IBGYBG in Chicago

by Dave Schuler on February 5, 2014

The editors of the Chicago Tribune tell the bald and sad truth:

Emanuel didn’t excavate the deep debt chasm into which City Hall has descended. But his administration has tumbled into the same habits as his predecessor. Chicago pols and public officials have grown accustomed — addicted, really — to the easy borrowing that lets them survive the next election without telling taxpayers the truth: We are consuming more in services than we’re collecting in revenue, and that foolishness has got to stop.

Yes, stopping the deficit spending that Chicago’s rising debt obscures someday will require a radical downsizing of the city payroll, an unsettling end to some services and outsourcing of others, a stark rise in taxes, or all three. Those slashes will inflict inconvenience, and in some cases hardship, on Chicagoans.

As me auld mither used to say “grasp the nettle”. What are Chicago’s politicians doing instead?

Of course, for many years Detroit was not today’s broke and broken Detroit. Msall again: “Detroit politicians made choices based on short-term political benefits rather than the long-term welfare of their city.”

Think on that as Chicago aldermen decide whether to authorize another up-to-$900 million in bonds backed by property taxes — and to double, to $1 billion, the amount of short-term bank money that City Hall can borrow to raise cash.

It’s time to grasp the nettle.

{ 11 comments… read them below or add one }

TastyBits February 5, 2014 at 9:24 am

What about the idiots who lend Chicago money. When Chicago goes bankrupt, they are going to be whining about losing money. They are betting these cities are Too Big To Fail. Let a few bondholders get wiped out, and with the skyrocketing interest rates, the problem will be solved.

It’s that “free market” thing my conservative friends keep harping about.

Tim February 5, 2014 at 9:31 am

I think there are many eyes in City Hall on Detroit’s bankruptcy.

Illinois has different state laws, but you can bet that there are those in Chicago seeing if they can use bankruptcy as a blunt instrument to reduce employee pay and possibly pension obligations, doing in the public sector what airlines did in the private sector starting about decade ago.

jan February 5, 2014 at 10:34 am

I think Tim is on to something in describing bankruptcy as a ‘blunt instrument” — maybe even a get-out-of-jail card — in addressing Chicago’s many fiscal problems, sans the flak of extreme union interference and disruption.

Dave Schuler February 5, 2014 at 10:48 am

I suspect that the effectiveness of that as a strategy would depend on whether a judge saw it as a strategy. Indeed, it might be seen as fraud.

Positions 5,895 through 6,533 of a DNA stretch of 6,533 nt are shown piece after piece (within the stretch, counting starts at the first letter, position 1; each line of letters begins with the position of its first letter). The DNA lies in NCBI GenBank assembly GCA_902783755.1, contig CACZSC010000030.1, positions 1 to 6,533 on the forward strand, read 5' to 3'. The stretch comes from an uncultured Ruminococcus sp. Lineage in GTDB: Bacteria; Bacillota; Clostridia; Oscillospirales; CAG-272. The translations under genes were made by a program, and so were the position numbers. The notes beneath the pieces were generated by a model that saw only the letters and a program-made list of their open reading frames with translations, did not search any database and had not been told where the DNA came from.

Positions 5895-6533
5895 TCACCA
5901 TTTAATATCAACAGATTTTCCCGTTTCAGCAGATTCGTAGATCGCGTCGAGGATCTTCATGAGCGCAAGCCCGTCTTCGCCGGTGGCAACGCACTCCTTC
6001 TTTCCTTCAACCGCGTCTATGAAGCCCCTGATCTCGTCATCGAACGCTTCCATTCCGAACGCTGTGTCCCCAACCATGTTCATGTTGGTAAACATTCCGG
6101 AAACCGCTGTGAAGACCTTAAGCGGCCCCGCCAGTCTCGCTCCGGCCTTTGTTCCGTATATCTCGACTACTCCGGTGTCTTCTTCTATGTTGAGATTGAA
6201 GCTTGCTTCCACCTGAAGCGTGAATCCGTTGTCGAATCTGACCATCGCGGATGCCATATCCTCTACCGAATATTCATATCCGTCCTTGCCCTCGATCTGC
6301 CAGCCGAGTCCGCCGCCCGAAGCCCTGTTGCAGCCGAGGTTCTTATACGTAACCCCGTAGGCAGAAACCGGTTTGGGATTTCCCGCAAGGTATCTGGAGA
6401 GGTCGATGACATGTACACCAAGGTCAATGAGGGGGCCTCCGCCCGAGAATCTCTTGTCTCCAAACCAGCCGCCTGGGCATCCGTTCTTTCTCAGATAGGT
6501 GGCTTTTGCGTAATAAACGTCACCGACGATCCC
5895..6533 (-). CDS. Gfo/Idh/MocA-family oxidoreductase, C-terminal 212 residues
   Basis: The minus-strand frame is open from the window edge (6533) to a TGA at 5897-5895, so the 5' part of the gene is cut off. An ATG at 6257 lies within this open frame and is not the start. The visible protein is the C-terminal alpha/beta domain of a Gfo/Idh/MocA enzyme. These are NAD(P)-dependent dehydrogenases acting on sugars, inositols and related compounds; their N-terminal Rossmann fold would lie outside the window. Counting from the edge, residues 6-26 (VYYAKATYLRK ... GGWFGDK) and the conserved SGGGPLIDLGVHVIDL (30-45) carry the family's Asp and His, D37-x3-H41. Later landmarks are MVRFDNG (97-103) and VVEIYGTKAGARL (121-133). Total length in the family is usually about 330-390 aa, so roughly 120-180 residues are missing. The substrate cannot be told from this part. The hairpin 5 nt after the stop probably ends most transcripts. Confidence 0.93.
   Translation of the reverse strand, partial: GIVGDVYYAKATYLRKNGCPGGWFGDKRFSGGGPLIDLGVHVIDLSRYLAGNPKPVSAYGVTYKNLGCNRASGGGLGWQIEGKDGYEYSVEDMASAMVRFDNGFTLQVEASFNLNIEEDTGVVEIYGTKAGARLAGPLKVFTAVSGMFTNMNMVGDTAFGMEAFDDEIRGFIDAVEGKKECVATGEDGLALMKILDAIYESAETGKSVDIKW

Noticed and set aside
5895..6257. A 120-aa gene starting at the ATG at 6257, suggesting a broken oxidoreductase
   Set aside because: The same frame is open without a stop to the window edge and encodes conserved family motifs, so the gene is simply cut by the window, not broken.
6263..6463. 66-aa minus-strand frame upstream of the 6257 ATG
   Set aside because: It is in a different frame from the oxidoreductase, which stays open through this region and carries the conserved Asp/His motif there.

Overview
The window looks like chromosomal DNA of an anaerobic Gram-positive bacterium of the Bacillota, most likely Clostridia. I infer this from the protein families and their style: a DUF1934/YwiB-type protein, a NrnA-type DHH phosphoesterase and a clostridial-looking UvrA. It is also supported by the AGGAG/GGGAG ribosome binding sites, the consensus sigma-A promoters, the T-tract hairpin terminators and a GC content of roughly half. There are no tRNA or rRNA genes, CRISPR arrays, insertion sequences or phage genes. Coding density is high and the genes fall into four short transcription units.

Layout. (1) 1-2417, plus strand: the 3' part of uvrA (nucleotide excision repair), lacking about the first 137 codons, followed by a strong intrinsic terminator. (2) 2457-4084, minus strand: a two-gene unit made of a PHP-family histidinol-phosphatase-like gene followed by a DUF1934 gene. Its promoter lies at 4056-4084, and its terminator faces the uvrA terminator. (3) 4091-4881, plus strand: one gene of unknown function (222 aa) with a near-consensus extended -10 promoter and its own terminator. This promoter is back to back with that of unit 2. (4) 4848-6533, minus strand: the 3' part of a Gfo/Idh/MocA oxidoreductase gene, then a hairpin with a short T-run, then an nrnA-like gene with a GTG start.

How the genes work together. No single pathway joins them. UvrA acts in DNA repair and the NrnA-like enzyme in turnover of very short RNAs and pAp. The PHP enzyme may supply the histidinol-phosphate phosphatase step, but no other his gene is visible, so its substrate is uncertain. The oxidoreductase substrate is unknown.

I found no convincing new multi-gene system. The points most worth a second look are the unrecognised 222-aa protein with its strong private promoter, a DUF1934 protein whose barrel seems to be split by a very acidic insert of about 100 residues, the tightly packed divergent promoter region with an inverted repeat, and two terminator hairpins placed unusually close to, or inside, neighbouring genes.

... February 5, 2014 at 10:10 pm

When Chicago goes bankrupt, they are going to be whining about losing money.

If Chicago’s losses are too big, you can be damned certain that the US government and the Fed will step in to pay off the important bondholders at 100 cents (plus all due interest) on the dollar. Is there any reason to believe differently after but the alleged conservatives and the alleged liberals have fallen all over themselves to genuflect before the big shots of finance? After all, we can’t let Charlie Munger lose one read cent, or it will be Hell for all the poor people.

Red Barchetta February 6, 2014 at 6:27 am

Tasty

You seem to have fallen prey to the false notion that “centrism” is good in and of itself, feeling good about yourself for, say, sarcasm towards free market conservatism even when your assertion is false. I know of no conservative who would be supportive of a bondholder bailout. Some liberals/Democrats and corporatist Republicans? Yes. Conservatives? No.

And ice, you’ve just plain and simply gone batshit crazy. You noted that you were a “financial analyst.” I’ve seen precious little evidence of that.

... February 6, 2014 at 8:55 am

What’s crazy, Red? The idea that the government will bail out big financial interests at the expense of everyone else? The idea that billionaires will be spared loses? I didn’t just pick Munger’s name out of a hat randomly, ya know.

TastyBits February 6, 2014 at 10:09 am

@Drew

I mock the “free market” conservatives cite. There are possible a handful of living conservatives or libertarians who could articulate the concept of free, market, and free market.

It would be even better if these concepts could be used a coherent and logically sound philosophy to support one’s positions.

If you understand the underpinnings of capitalism, you can destroy any marxist or marx-like argument in 3-4 paragraphs, and you can throw in evolution just for fun. Always use your opponents favorite sticks against them.

As to “centrism” positions, this is more than likely due to your not understanding the underlying concepts. “Free trade” is a policy built upon a mishmash of incoherent concepts. Whether this is intentional or not is immaterial.

The problem for conservatives is that they have gotten in bed with Republicans. Conservatives often use Republican talking points with no thought. If you are not sure a talking point comports with your philosophy, it is best to not repeat it.

jan February 6, 2014 at 10:45 am

Conservatives often use Republican talking points with no thought.

Give an example.

TastyBits February 6, 2014 at 10:53 am

Free market, free trade

TastyBits February 6, 2014 at 2:03 pm

@Drew

I hope that you know what I am doing with the minimum wage annual COLA suggestion.

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